How Iowa’s NFL draft picks might fit with their new teams
Last year was a banner season for the Hawkeyes, who started 12-0 and played in their first Rose Bowl in 25 years. What was perhaps most impressive about it was how it wasn’t on the back of stars or big names, and this year’s draft results showcase it with only one player from the current roster going in the seven rounds.
In April’s draft, the Big Ten churned out 47 draft picks through the seven rounds. That still trailed the SEC’s 51, but it beat out every other league and topped the previous year’s total by 12.
RELATED: Ohio State draft breakdown, Penn State draft breakdown, Michigan State draft breakdown, Michigan draft breakdown, Indiana/Maryland/Rutgers draft breakdown, Nebraska draft breakdown, Wisconsin draft breakdown
This is the eighth part of a series that takes a look at the Big Ten’s draft picks and how they might fit in early on with their NFL teams.
Today, we continue with the Hawkeyes:
Iowa — 2 draft picks (sort of)
Round 6, Pick 16: Jake Rudock, QB, Detroit Lions — This is cheating a little bit, as Rudock transferred to and finished his career at Michigan, but he did start two years at Iowa in 2013-2014, so he’s in some ways a Hawkeyes product. He got better after he transferred to the Wolverines, helping to re-energize a dormant program with his consistency and intelligence, two traits that made him an intriguing backup option in the NFL. Rudock doesn’t have the arm strength to really scare defenses or to bail him out of difficult situations, and he’ll need to work on his pocket presence, but his experience in a pro-style offense should expedite the process of competing for a backup spot behind Matthew Stafford for Detroit.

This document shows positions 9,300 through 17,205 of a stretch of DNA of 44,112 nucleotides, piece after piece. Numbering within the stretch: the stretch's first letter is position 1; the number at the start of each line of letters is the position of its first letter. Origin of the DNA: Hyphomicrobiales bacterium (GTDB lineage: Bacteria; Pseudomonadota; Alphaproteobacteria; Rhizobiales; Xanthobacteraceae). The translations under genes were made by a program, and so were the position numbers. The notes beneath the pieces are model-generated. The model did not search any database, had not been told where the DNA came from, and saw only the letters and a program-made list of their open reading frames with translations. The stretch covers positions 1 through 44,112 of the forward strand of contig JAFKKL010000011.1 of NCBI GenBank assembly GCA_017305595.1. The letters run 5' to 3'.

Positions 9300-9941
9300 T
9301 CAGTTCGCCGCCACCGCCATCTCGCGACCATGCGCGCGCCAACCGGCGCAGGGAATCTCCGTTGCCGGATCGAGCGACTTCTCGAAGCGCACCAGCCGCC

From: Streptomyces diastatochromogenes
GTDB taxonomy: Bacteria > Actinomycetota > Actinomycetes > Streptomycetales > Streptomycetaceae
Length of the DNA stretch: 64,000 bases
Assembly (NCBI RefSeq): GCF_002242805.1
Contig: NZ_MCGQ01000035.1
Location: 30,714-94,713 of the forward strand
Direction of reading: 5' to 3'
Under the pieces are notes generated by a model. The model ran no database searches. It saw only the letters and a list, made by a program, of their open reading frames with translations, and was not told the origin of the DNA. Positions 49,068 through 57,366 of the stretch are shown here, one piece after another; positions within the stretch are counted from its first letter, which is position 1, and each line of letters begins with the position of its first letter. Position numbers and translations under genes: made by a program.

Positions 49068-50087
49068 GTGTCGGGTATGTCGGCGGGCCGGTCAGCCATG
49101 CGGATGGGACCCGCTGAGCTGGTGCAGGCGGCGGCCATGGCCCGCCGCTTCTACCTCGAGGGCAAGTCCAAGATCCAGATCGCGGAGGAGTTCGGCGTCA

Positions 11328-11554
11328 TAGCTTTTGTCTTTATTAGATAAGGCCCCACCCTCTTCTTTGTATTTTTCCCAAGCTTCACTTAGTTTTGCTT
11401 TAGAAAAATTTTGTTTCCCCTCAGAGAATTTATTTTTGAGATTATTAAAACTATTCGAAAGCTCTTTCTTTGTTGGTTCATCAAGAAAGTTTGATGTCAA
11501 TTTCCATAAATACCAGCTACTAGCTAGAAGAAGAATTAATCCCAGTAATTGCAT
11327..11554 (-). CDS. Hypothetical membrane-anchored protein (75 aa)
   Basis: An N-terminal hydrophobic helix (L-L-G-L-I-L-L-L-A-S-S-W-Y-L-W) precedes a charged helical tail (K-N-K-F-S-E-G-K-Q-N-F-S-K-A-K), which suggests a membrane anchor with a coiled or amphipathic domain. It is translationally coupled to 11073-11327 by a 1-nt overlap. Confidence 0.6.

Round 7, Pick 27: Austin Blythe, C, Indianapolis Colts — Blythe played in better than 96 percent of Iowa’s offensive snaps over the past three years, and now he’ll look to provide depth for what is the weakest unit on the Colts roster. The offensive line is also the team’s second-most valuable unit next to franchise quarterback Andrew Luck, and protecting him is finally a priority after he missed nine games last season. Indianapolis spent its first-round pick on Alabama center Ryan Kelly, so it’ll look to Blythe to provide depth to him and starting guards Jack Mewhort and Jonotthan Harrison. Blythe appealed because he’s started multiple games at guard and center, giving him a level of inside versatility few rookies can step right in and offer. At 6-foot-2 and 291 pounds, Blythe is undersized for both positions, but he has exceled in the zone scheme the Colts will employ, and he’s fleet enough to aid in pass protection, which is obviously their No. 1 concern.
The best player the Hawkeyes had last season should make for their best prospect in next year’s draft. Cornerback Desmond King enters his senior year after picking off a school-record eight passes last season, earning him All-America honors.
Whether he’ll give them their first first-round pick since offensive tackle Brandon Scherff went No. 5 to the Redskins in 2015 will depend on whether he can take his game to another level against top-flight receivers this year, but he looks very much to be in that conversation in the early goings.